Knut, Berlin Zoo's famous polar bear, dies at age 4
Knut, the polar bear who charmed millions as an adorable cub when a Berlin zookeeper hand-raised him after he was rejected by his mother, died Saturday. He was 4 years old.
Knut was reportedly alone in an outdoor enclosure -- he shared the space with three other bears, including his mother Tosca, all of whom were inside at the time -- when he "strolled around the enclosure, went into the water, had a short spasm and died," Heiner Kloes, a bear keeper at the Berlin Zoo, told the Associated Press.
Zoogoers watched in horror until zoo staff fenced off the enclosure from view. "Everybody was asking, 'What's going on, why is Knut not moving?' " visitor Camilla Verde recalled to the AP. "All the zookeepers who put up the fences were so very sad. One of them said, 'He was our baby.' "
His exact cause of death is unknown, and a necropsy -- an animal autopsy -- is expected to be performed Monday. His death is especially troubling because of his young age. At 4, he was still essentially a teenager in human terms and hadn't even reached his adult weight or sexual maturity yet.
For a seemingly healthy polar bear to die at age 4 is "a little bit surprising," Peter Ewins, an arctic species specialist for the World Wildlife Fund, told ABC News. "In captivity, polar bears can live longer than in the wild; to 25 or 30. Even more than 30 years old because they're not exposed to the elements and hard realities of life in the wild."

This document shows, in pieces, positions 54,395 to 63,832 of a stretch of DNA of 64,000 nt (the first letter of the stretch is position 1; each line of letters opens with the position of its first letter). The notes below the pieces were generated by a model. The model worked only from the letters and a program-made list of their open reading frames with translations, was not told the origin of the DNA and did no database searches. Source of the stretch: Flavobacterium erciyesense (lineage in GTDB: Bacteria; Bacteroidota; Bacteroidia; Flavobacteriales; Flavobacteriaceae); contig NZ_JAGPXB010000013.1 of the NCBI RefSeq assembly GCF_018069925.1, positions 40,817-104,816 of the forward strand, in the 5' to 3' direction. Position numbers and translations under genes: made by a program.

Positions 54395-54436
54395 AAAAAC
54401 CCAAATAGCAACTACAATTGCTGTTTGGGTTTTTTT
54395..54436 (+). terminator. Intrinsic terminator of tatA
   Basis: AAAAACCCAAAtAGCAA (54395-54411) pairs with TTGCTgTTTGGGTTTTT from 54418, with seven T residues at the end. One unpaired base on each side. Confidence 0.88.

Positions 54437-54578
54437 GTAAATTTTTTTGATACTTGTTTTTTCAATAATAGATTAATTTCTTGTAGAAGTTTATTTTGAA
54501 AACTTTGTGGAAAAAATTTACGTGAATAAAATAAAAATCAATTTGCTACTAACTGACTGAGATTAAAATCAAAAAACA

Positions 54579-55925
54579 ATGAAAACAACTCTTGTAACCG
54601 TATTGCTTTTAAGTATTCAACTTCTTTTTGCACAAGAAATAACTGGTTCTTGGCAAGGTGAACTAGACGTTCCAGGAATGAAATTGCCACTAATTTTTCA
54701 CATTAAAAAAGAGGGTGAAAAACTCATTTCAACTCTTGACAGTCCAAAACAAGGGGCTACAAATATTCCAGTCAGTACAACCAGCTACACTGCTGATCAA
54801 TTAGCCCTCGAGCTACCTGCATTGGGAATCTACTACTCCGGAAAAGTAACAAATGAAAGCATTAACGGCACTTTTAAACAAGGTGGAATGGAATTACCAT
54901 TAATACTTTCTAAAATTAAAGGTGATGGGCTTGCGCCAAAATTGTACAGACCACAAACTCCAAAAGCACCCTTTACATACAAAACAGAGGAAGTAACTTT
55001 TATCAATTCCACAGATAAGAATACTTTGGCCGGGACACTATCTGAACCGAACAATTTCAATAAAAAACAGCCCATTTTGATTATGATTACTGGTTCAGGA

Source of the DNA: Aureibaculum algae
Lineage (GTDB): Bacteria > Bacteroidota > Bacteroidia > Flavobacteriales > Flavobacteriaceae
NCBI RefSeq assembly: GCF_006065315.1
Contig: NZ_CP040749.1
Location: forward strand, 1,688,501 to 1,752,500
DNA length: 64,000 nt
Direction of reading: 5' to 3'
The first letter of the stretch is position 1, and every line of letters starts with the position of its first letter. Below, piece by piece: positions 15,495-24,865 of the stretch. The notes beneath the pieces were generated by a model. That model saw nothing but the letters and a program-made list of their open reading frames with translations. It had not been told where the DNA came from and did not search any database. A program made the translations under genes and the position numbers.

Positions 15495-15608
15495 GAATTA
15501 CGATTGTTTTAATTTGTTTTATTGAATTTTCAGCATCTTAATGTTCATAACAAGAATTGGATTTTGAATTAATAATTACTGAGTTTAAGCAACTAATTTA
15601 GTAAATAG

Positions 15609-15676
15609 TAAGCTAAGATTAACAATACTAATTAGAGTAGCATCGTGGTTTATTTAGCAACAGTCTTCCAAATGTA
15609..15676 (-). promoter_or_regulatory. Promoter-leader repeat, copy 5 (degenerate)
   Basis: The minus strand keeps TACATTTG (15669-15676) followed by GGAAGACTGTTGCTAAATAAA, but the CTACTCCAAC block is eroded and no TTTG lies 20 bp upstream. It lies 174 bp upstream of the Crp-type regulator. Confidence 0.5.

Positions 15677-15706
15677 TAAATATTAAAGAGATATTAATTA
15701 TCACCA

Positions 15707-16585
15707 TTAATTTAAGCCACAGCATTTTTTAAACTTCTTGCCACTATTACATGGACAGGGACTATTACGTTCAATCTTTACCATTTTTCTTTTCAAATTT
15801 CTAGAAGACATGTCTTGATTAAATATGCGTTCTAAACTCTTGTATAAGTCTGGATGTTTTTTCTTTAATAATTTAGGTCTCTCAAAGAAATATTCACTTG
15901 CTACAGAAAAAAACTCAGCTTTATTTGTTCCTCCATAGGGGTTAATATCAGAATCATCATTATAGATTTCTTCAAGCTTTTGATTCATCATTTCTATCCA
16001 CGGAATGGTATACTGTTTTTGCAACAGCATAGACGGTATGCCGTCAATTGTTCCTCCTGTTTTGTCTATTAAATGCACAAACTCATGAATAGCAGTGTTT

Fans of the famous bear -- who celebrated his 4th birthday with a large party and a cake shaped like the number 4 in December -- flocked to the Berlin Zoo after the news of his death, many leaving cards, flowers and stuffed animals at a makeshift memorial, the AP reported.
Thomas Doerflein, the keeper who raised Knut after his mother refused to care for him, died of a heart attack at age 44 in 2008.
A custody battle between the Berlin Zoo and another German zoo, the Neumünster Zoo, was resolved in 2009 with the former zoo agreeing to pay about $600,000 to the latter zoo in exchange for an agreement that Knut would remain in Berlin. Because Knut's father Lars was a resident of Neumünster, the zoo had argued that it was entitled to a portion of Berlin's Knut-related profits.
MORE ABOUT KNUT'S LIFE:
• Knut the polar bear meets his future roommate, gets slapped (2009)
• Knut, beloved polar bear, has a run-in with a fan (2008)
-- Lindsay Barnett
Top photo: Knut at his first public appearance at the Berlin Zoo on March 23, 2007. Credit: Markus Schreiber / Associated Press
Bottom photo: Keeper Thomas Doerflein and Knut in March 2007. Credit: Herbert Knosowsi / Associated Press